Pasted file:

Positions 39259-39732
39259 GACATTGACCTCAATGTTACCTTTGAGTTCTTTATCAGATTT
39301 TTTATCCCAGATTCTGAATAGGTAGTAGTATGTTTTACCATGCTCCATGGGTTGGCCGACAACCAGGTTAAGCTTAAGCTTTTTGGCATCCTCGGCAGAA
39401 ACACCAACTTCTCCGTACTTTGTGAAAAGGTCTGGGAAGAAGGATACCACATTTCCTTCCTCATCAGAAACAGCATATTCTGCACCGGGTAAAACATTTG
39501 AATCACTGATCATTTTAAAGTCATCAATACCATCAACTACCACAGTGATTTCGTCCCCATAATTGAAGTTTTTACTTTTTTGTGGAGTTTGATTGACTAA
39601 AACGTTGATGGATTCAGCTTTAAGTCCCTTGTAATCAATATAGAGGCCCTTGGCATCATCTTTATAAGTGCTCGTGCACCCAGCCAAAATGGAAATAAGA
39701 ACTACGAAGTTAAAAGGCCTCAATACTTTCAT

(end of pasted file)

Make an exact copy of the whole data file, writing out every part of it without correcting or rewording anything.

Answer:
Positions 39259-39732
39259 GACATTGACCTCAATGTTACCTTTGAGTTCTTTATCAGATTT
39301 TTTATCCCAGATTCTGAATAGGTAGTAGTATGTTTTACCATGCTCCATGGGTTGGCCGACAACCAGGTTAAGCTTAAGCTTTTTGGCATCCTCGGCAGAA
39401 ACACCAACTTCTCCGTACTTTGTGAAAAGGTCTGGGAAGAAGGATACCACATTTCCTTCCTCATCAGAAACAGCATATTCTGCACCGGGTAAAACATTTG
39501 AATCACTGATCATTTTAAAGTCATCAATACCATCAACTACCACAGTGATTTCGTCCCCATAATTGAAGTTTTTACTTTTTTGTGGAGTTTGATTGACTAA
39601 AACGTTGATGGATTCAGCTTTAAGTCCCTTGTAATCAATATAGAGGCCCTTGGCATCATCTTTATAAGTGCTCGTGCACCCAGCCAAAATGGAAATAAGA
39701 ACTACGAAGTTAAAAGGCCTCAATACTTTCAT